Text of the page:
Monday, May 28, 2012


An opinion poll has recently been conducted to discover Scotland's favourite book – that's Scotland, the homeland of Walter Scott, of R L Stevenson, of Sir Arthur Conan Doyle.

To prolong the suspense, I shall announce the top three in reverse order, with suitable drum rolls.

Third: (small roll of drums): Great Expectations, Charles Dickens. (So far so good)

Second (louder roll): To Kill a Mockingbird, Harper Lee (splendid.)

First ( thunderous roll)  Er... The Da Vinci Code, Dan Brown.

Horror, shame!  I feel humiliated by having to expose to you the appalling taste of my fellow-countrymen and women.  In our defence, it was a very small survey – certainly no one asked me! – and perhaps people confused 'favourite' with  'best-selling.'  I know how well it sold because I man a bookstall at our church's Christmas Fair and second-hand copies are unsellable because everyone's got one already.

Actually,Ii don't want to be too mean about The Da Vinci Code.  I was given it to read on a long flight and it did exactly what it said on the tin: thrills and spills and a pace that didn't give me time to balk at the absurdities.(I then made the mistake of reading Angels and Demons, where the ending had me crying with laughter, and I never read another one).

But favourite book?  That's the one you've always loved, that you read again and again and find something new in every time.  The Da Vinci Code – really?

It seemed strange that apart from this one, most of the rest of the list was surprisingly heavyweight: Great Expectations and To Kill a Mockingbird, as mentioned, as well as Jane Eyre, Pride and Prejudice, Lord of the Rings.

Perhaps I have a nasty suspicious mind, but there have been a lot of very good film and TV adaptations of all  of these shown recently, and it occurred to me to wonder how many people, put on the spot by the pollster, claimed to have a favourite book they had only actually seen as a film.  Did anyone check whether the Pride and Prejudice fans thought Elizabeth Bennett's attraction to Darcy arose from seeing him in his wet shirt?

In any case, what a silly question to ask.  Do you have one favourite book?  How could I choose Jane Austen's Emma over Evelyn Waugh's Scoop or PG Wodehouse's The Clicking of Cuthbert, or Henry James's The Golden Bowl or Frances Hodgson Burnett's The Secret Garden, or...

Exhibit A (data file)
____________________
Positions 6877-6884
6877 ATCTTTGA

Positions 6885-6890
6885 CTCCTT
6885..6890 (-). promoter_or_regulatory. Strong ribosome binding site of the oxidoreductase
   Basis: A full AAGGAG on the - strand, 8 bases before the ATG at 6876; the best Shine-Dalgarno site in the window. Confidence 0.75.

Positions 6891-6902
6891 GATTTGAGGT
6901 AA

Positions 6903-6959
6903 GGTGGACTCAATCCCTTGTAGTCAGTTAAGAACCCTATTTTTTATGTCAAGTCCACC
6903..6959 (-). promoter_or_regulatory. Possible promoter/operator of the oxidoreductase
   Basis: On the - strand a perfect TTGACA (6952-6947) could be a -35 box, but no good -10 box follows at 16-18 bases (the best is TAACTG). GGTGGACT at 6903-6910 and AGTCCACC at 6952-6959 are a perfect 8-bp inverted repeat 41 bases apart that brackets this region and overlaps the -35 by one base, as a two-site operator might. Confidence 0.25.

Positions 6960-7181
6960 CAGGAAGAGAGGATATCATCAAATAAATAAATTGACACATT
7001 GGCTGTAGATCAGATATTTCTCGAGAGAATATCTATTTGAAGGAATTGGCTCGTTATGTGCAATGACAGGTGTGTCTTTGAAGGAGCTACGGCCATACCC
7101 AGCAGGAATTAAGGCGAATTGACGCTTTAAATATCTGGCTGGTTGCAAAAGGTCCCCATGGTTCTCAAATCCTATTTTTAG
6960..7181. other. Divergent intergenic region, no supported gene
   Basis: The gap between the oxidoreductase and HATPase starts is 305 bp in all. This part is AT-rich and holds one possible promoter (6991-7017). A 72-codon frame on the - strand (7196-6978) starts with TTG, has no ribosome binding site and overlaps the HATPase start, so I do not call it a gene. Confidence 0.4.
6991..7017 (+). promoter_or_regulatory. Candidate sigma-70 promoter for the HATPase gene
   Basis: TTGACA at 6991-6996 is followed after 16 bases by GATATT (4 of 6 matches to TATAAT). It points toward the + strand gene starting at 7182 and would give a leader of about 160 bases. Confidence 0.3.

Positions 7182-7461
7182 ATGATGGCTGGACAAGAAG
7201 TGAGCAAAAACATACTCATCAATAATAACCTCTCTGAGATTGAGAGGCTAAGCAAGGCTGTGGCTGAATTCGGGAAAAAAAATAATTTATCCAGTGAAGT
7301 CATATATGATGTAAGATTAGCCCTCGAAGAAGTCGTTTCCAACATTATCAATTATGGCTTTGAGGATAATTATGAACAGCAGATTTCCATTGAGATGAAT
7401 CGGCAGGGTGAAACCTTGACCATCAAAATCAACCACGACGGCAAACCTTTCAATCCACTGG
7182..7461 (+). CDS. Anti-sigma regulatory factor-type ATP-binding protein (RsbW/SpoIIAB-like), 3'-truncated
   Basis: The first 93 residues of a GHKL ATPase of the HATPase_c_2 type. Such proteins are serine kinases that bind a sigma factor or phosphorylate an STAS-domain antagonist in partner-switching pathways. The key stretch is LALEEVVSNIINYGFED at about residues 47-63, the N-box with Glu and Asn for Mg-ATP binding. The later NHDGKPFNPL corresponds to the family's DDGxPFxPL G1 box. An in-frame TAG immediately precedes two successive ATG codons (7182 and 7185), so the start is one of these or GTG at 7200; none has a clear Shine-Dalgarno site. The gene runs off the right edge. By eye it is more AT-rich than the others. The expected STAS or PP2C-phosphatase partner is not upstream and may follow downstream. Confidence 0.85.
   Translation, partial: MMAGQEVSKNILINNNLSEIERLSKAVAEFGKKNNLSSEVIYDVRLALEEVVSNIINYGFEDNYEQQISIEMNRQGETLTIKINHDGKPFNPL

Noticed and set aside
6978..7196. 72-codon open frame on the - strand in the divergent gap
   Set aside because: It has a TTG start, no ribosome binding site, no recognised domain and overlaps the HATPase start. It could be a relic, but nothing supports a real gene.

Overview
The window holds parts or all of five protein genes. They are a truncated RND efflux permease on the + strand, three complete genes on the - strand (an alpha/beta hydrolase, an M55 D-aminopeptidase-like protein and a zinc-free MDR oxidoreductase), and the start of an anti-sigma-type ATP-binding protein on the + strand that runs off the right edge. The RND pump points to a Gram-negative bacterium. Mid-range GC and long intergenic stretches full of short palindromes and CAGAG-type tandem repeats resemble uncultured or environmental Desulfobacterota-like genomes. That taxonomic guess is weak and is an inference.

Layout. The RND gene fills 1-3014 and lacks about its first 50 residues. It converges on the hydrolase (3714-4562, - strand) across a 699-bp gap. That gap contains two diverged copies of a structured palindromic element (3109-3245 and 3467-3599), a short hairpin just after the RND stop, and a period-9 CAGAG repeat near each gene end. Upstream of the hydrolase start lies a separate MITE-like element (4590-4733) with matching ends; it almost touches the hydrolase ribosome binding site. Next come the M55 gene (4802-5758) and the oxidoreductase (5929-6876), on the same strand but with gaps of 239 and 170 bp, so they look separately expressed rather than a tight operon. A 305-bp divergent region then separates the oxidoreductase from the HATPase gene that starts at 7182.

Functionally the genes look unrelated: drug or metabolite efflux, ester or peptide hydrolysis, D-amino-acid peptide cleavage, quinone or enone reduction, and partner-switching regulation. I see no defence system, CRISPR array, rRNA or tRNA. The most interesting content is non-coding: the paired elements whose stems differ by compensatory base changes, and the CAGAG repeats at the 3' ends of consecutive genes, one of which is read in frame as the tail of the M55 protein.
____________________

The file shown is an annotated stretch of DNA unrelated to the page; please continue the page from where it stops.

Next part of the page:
Tell me yours!


Vicki Delany said...

To Kill a Mockingbird, to be sure, is right at the top of my list. I'd also have to mention An Instance of the Fingerpost by Iain Pears.

Aline Templeton said...

Don't know An Incident of the fingerpost, Vicki, but shall certainly look out for it now.


Annikka Woods said...

Ask me for a book title and I'll just give you a blank look. Ask me for a favorite author and you'll get the list. I read all over the place so what I would count as a favorite would be dependent on my mood that day. There are books that I like that hold special places in my heart - like Georgette Heyer's Talisman Ring or Tolkien's Lord of the Rings books - but I can't name favorites.

Rick Blechta said...

Come on, Vicki, everyone knows your favourite book is Lord of the Rings

Blaze said...

Picking one is a challenge beyond reason. But, in the spirit of the game, if pressed, I'd go with "Three Men in a Boat" by Jerome K. Jerome.

Aline Templeton said...

Georgette Heyer, certainly, Annika - but Regency Buck, definitely. Three Men in a Boat I've always loved especially for Montmorency the fox terrier with his 'Oh-what-a-wicked-world-it-is-and-how-I-wish-I-could-make-it-better-and-wiser' look.

Vicki Delany said...

Rick is right, my favourite book is Lord of the Rings. I've probably read it more than 20 times.

Rick Blechta said...

I think it's mine, too, Vicki, although I also like Uncle Wiggly in the Country an awful lot, too.